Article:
Gradient-based methods

The same principles that reign in local search methods for discrete spaces also apply to continuous spaces, i.e., start at some random place and take little steps toward the maximum. Taking into account that most real-world problems are continuous, it is no surprise that the literature on this topic is vast. For conventional, well-understood problems, a gradient-based technique may be the best approach you can take. It’s really worth it having a look at how they work!

Search objectives in continuous spaces are broadly described by real-valued smooth functions , i.e., twice differentiable functions. Then, the gradient/derivative of this objective function is a vector that gives the magnitude and direction of the steepest slope:

With this you can perform steepest-ascent hill climbing by updating the current state (initially random) according to the formula:

where is a small constant often called the “step size”, which determines the amount of contribution that the gradient has in the update process. Little by little, one step at a time, the algorithm will get to the maximum. However, having to calculate the gradient expression analytically by hand is a pain in the arse. Instead, you can compute an empirical gradient (i.e., numerically) by evaluating the response to small increments in each dimension/variable.

In order to see the gradient ascent algorithm in action, I will use a parallel LC resonant band-pass filter, see Figure 1.

Figure 1. Parallel LC resonant band-pass filter. Source: All About Circuits.

Parallel LC resonant band-pass filter
Parallel LC resonant band-pass filter.

The goal here is to find the band-pass frequency (a real number) of this filter. Recall that this is to be done numerically (the resonance of this circuit is well known to be , so at 159.15Hz for these component values: L=100mH, C=10uF). Thus, the magnitude of the transfer function of this filter is given as follows:

Note that is the magnitude of the impedance of the parallel LC circuit. The landscape plot of this function (that is the frequency domain) is shown in Figure 2. Note that this particular problem is somewhat tricky for gradient ascent, because the derivative increases as it approaches the maximum, so it may easily diverge during the update process (a really small step size is mandatory here). Other objective (convex) functions like the exponential error are expected to be more suitable because they are normally smoother around the extrema.

Figure 2. Gradient ascent applied on the magnitude function of a parallel LC resonant band-pass filter.

Gradient ascent applied on the magnitude function of a parallel LC resonant band-pass filter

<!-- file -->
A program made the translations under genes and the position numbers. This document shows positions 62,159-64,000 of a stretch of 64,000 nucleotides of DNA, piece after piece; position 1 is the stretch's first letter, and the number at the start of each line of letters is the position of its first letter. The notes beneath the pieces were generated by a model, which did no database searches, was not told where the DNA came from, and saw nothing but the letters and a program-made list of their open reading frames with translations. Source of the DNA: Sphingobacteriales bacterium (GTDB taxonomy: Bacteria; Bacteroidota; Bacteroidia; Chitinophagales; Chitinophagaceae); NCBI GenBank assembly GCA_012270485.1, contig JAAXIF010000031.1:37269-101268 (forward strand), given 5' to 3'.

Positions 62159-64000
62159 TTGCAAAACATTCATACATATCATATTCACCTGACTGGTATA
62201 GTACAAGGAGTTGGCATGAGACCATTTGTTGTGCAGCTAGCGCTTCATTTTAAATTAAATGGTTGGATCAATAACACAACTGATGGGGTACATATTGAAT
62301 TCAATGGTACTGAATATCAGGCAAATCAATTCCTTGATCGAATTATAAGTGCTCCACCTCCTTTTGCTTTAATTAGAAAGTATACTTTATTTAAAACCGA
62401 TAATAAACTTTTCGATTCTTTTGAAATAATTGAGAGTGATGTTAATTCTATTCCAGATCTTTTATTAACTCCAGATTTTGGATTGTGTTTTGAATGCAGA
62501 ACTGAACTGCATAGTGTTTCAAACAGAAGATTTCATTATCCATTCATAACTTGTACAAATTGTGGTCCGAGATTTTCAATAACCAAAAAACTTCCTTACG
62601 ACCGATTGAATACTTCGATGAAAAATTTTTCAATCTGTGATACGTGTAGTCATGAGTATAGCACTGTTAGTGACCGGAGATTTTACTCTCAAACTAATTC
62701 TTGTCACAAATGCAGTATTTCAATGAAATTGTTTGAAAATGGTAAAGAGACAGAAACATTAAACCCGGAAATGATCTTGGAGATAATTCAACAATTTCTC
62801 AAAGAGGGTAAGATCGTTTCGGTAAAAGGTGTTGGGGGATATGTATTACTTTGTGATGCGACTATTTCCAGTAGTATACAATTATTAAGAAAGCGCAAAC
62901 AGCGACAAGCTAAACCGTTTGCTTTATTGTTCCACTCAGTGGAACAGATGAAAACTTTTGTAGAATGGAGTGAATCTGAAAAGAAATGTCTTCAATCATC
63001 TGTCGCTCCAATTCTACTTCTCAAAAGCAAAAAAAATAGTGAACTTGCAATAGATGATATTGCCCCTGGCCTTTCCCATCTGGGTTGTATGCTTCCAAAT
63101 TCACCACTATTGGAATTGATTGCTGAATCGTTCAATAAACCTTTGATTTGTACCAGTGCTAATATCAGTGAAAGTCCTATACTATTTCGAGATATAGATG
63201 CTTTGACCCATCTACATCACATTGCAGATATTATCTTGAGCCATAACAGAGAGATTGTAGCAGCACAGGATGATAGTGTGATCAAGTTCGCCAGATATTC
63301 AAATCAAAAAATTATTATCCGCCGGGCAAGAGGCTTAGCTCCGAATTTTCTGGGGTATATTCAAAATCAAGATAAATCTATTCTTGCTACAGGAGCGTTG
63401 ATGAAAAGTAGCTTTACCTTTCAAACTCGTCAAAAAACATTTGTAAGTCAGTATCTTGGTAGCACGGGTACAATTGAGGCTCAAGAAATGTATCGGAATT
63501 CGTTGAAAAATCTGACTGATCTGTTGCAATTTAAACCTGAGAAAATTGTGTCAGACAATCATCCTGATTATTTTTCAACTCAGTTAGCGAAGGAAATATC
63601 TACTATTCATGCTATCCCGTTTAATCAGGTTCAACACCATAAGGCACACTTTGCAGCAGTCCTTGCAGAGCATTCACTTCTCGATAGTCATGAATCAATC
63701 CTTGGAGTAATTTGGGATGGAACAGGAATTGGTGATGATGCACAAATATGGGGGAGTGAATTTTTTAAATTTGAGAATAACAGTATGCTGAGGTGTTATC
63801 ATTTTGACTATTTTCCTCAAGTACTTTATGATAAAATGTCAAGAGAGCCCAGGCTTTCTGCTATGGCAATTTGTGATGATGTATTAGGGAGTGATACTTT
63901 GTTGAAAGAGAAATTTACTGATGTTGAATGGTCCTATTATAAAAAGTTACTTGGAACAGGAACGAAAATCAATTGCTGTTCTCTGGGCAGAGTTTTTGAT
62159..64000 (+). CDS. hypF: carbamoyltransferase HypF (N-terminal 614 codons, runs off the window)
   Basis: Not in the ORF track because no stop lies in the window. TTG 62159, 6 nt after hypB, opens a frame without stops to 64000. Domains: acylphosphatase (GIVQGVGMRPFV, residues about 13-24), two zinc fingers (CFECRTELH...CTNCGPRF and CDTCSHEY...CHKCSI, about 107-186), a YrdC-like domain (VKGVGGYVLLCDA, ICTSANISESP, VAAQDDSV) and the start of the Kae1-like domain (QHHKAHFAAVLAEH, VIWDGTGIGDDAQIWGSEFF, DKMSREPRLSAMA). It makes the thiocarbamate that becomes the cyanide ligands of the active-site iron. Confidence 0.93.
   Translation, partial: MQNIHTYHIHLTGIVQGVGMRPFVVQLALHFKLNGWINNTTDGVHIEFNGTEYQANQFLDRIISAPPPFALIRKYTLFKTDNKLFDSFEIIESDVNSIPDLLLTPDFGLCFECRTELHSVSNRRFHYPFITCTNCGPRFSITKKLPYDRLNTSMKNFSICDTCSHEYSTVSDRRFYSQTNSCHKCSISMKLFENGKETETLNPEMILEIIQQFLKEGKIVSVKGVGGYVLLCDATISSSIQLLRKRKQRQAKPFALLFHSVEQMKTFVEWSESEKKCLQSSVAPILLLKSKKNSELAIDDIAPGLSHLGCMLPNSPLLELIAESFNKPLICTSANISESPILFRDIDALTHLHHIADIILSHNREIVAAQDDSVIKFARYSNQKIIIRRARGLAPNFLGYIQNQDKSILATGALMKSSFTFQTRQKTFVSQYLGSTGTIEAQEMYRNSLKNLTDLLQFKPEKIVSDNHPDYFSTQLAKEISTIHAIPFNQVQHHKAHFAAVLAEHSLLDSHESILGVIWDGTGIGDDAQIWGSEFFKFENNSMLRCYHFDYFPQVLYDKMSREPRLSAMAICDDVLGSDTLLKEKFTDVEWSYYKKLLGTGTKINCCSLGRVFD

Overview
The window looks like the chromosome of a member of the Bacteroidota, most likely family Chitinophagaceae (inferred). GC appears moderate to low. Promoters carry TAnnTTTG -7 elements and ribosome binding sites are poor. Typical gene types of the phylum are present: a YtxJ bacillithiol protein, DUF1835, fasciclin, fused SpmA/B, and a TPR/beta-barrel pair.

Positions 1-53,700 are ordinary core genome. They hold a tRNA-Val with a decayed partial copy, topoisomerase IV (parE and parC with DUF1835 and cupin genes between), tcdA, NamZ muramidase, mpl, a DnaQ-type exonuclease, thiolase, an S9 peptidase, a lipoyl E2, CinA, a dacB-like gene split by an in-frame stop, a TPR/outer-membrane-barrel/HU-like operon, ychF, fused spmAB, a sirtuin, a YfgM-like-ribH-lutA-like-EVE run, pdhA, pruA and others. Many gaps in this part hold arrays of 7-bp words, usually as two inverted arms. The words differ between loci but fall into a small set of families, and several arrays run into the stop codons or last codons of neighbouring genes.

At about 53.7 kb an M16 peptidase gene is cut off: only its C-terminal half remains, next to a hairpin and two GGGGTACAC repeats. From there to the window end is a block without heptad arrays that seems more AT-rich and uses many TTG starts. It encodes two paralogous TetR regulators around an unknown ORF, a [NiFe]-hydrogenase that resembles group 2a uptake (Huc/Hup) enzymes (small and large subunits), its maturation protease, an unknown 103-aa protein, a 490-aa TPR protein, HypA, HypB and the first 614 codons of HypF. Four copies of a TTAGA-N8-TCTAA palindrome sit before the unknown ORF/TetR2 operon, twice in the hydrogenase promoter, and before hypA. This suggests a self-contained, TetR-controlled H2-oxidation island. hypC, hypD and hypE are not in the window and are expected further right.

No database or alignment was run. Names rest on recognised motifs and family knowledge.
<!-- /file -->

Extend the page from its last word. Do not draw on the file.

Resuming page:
Gradient ascent applied on the magnitude function of a parallel LC resonant band-pass filter.

Despite the high peakedness of the he objective function, the gradient ascent method is able to find the maximum in a breeze. The complete code listing is shown in Figure 3. Regarding its computational complexity, the space is bounded by the size of the variables vector, but the time depends on the specific shape of the landscape, the size of the step, etc.

Figure 3. Gradient ascent algorithm.

-- Gradient ascent algorithm.
-- PRE:
-- objfun - objective funciton to maximise (funciton).
-- var - variables, starting point vector (table).
-- step - step size (number).
-- POST:
-- Updates var with the max of objfun.
-- Loop while evaluation increases.

function gradient_ascent(objfun, var, step)
  local epsilon = 1e-4
  local feval = objfun(var)
  local grad = {}
  for i = 1, #var do
    table.insert(grad, 0)
  local newvar = {}
  for i = 1, #var do
    table.insert(newvar, 0)
  while (true) do
    local preveval = feval
    -- calc grad
    for i = 1, #var do
      local value = var[i]
      var[i] = value + epsilon
      local right = objfun(var)
      var[i] = value - epsilon
      local left = objfun(var)
      var[i] = value
      grad[i] = (right - left) / (2 * epsilon)
    -- new var
    for i = 1, #var do
      newvar[i] = var[i] + step * grad[i]
    -- eval
    feval = objfun(newvar)
    if (feval > preveval) then
      -- update var
      for i = 1, #var do
        var[i] = newvar[i]

You must note, though, that this is a simple optimisation technique that works well if one single global extremum is present, but that more refined tweaks need to be applied if the objective function gets more complex. In the end, gradient ascent is complete but non-optimal. A typical and effective way to add robustness and speed up the process is to take as a time-dependent function (measured by the number of iterations in the loop) that settles the learning capability, pretty much like the simulated annealing algorithm. Other strategies take into account the momentum of the learning process in order to speed it up at times, in addition to avoiding local maxima. There is also the venerable Newton-Raphson algorithm, which makes use of the Hessian matrix (involving second derivatives) to optimise the learning path, although it can be somewhat tedious to run because it involves matrix inversion. This is all a rich and endless source of PhD topics.

Having a basic knowledge of such gradient-based methods, though, opens up a full range of possibilities, such as the use of Artificial Neural Networks (ANN). ANN’s are very fashion nowadays because of the disruption of deep learning. I know I’m being a little ahead of time with this technique, but it’s just so appealing to tackle so many problems that I can’t resist (note that an ANN is part of the A.I. Maker logo). In the next post, you’ll see how ANN’s can be easily learnt and deployed by directly applying gradient-based methods on complex functions. Stay tuned!